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Conservative liberalism

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Title: Conservative liberalism  
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Conservative liberalism

Conservative liberalism is a variant of liberalism, combining liberal values and policies with conservative stances, or, more simply, representing the right wing of the liberal movement.[1] It is a more positive and less radical variant of classical liberalism.[2] Conservative liberal parties combine liberal policies with more traditional stances on social and ethical issues.[3]

Contents

  • Overview 1
  • Conservative-liberal parties worldwide 2
    • Current conservative-liberal parties 2.1
    • Parties with conservative-liberal factions 2.2
    • Historical conservative-liberal parties or parties with conservative-liberal factions 2.3
  • See also 3
  • References 4

Overview

"Instead of following progressive liberalism [i.e. social liberalism] – Robert Kraynak, a professor at Colgate University, writes –, conservative liberals draw upon pre-modern sources, such as classical philosophy (with its ideas of virtue, the common good, and natural rights), Christianity (with its ideas of natural law, the social nature of man, and original sin), and ancient institutions (such as common law, corporate bodies, and social hierarchies). This gives their liberalism a conservative foundation. It means following Plato, Aristotle, St. Augustine, St. Thomas Aquinas, and Edmund Burke rather than Locke or Kant; it usually includes a deep sympathy for the politics of the Greek polis, the Roman Republic, and Christian monarchies. But, as realists, conservative liberals acknowledge that classical and medieval politics cannot be restored in the modern world. And, as moralists, they see that the modern experiment in liberty and self-government has the positive effect of enhancing human dignity as well as providing an opening (even in the midst of mass culture) for transcendent longings for eternity. At its practical best, conservative liberalism promotes ordered liberty under God and establishes constitutional safeguards against tyranny. It shows that a regime of liberty based on traditional morality and classical-Christian culture is an achievement we can be proud of, rather than merely defensive about, as trustees of Western civilization. "[4]

In the European context, conservative liberalism should not be confused with liberal conservatism, which is a variant of conservatism combining conservatives views with liberal policies in regards to the economy, social, and ethical issues.[3][5] The roots of conservative liberalism are to be found at the beginning of the history of liberalism. Until the two world wars, in most European countries the political class was formed by conservative liberals, from Germany to Italy. The events such as World War I occurring after 1917 brought the more radical version of classical liberalism to a more conservative (i.e. more moderate) type of liberalism.[6] Conservative liberal parties have tended to develop in those European countries where there was no strong secular conservative party and where the separation of church and state was less of an issue. In those countries, where the conservative parties were Christian-democratic, this conservative brand of liberalism developed.[7][1]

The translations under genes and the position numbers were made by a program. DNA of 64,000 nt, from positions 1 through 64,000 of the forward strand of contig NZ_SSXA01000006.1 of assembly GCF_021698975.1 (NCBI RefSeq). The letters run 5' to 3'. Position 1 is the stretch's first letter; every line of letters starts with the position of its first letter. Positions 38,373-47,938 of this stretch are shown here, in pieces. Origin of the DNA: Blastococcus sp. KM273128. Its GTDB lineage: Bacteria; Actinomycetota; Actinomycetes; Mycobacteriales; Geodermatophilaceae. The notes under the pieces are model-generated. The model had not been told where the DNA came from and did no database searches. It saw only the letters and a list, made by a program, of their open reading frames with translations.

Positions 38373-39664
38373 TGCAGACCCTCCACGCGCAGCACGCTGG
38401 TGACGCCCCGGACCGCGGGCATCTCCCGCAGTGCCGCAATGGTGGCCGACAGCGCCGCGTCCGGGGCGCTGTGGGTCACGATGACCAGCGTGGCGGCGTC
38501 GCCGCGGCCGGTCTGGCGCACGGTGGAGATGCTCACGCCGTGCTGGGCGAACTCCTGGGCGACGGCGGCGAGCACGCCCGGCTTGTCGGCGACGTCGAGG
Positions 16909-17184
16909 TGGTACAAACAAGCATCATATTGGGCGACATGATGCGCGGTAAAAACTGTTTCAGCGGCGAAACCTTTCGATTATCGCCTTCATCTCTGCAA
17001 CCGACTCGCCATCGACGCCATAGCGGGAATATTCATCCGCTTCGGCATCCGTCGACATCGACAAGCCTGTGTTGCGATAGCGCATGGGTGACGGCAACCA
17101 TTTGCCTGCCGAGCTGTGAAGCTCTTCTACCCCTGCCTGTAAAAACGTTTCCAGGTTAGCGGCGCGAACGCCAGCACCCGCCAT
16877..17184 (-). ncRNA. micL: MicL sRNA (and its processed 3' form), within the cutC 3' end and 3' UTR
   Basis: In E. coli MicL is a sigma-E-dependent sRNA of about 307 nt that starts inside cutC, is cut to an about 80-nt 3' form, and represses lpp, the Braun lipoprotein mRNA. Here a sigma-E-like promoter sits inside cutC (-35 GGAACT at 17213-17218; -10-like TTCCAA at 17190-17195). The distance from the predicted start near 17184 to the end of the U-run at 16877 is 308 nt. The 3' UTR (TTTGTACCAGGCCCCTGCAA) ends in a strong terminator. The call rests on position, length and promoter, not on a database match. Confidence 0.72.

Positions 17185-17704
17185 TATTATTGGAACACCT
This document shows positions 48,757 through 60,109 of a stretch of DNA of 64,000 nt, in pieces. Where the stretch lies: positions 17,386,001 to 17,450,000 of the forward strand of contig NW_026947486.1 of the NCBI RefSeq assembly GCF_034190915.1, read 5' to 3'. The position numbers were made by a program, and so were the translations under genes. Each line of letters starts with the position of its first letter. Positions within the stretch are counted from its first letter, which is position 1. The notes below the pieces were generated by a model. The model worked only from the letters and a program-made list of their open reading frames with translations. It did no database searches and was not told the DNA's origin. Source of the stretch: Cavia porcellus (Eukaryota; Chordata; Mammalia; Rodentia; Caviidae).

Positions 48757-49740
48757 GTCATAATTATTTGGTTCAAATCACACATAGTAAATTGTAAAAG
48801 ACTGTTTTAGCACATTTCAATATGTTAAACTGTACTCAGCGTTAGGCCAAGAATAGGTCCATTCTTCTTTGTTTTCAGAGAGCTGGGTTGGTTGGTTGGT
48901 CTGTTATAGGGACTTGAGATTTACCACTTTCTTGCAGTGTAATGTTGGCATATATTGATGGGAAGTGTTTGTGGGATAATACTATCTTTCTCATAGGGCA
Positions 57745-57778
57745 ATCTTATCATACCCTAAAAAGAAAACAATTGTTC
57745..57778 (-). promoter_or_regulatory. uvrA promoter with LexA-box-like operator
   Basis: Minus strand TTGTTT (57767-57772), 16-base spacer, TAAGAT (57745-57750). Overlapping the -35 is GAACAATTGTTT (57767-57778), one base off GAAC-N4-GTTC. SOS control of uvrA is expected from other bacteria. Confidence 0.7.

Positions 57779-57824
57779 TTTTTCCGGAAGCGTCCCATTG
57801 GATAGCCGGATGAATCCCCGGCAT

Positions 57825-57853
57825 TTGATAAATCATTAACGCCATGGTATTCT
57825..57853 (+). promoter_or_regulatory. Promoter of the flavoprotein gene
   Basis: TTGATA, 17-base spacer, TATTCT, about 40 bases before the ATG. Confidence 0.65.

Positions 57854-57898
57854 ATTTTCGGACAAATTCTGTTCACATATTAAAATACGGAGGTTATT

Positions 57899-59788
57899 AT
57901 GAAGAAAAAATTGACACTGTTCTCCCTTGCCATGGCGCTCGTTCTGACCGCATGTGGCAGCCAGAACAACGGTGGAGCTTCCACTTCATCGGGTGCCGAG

In the United States, according to Peter Lawler, a professor at Berry College, neoconservatives might be classified as conservative liberals: "[...] in America today, responsible liberals—who are usually called neoconservatives—see that liberalism depends on human beings who are somewhat child-cen- tered, patriotic, and religious. These responsible liberals praise these non-individualistic human propensities in an effort to shore up liberalism. One of their slogans is 'conservative sociology with liberal politics.' The neoconservatives recognize that the politics of free and rational individuals depends upon a pre-political social world that is far from free and rational as a whole."[8] In the American context, conservative liberalism, as well as liberal conservatism, should not be confused with libertarian conservatism, influenced by right-libertarianism.

Conservative-liberal parties worldwide

Current conservative-liberal parties

Parties with conservative-liberal factions

Historical conservative-liberal parties or parties with conservative-liberal factions

See also

References

  1. ^ a b c d e f g h i j k l M. Gallagher, M. Laver and P. Mair, Representative Government in Europe, p. 221.
  2. ^ , p. 2.Beyond LiberalismR.T. Allen,
  3. ^ a b http://www.parties-and-elections.eu/contents.html
  4. ^ Robert Kraynak, Living with liberalism, The New Criterion, 2005
  5. ^ https://www.quora.com/What-is-the-difference-between-liberal-conservatism-and-conservative-liberalism-from-a-British-viewpoint
  6. ^ , p. 13.Beyond LiberalismR.T. Allen,
  7. ^ a b Libéralisme conservateur - WikiPolitique
  8. ^ Peter Lawler, Liberal Conservatism, Not Conservative Liberalism, The Intercollegiate Review, Fall 2003/Spring 2004
  9. ^ a b c d e f g h i j k l m n o p http://www.parties-and-elections.eu
  10. ^ Emil J. Kirchner (1988). Liberal Parties in Western Europe. Cambridge University Press. p. 280.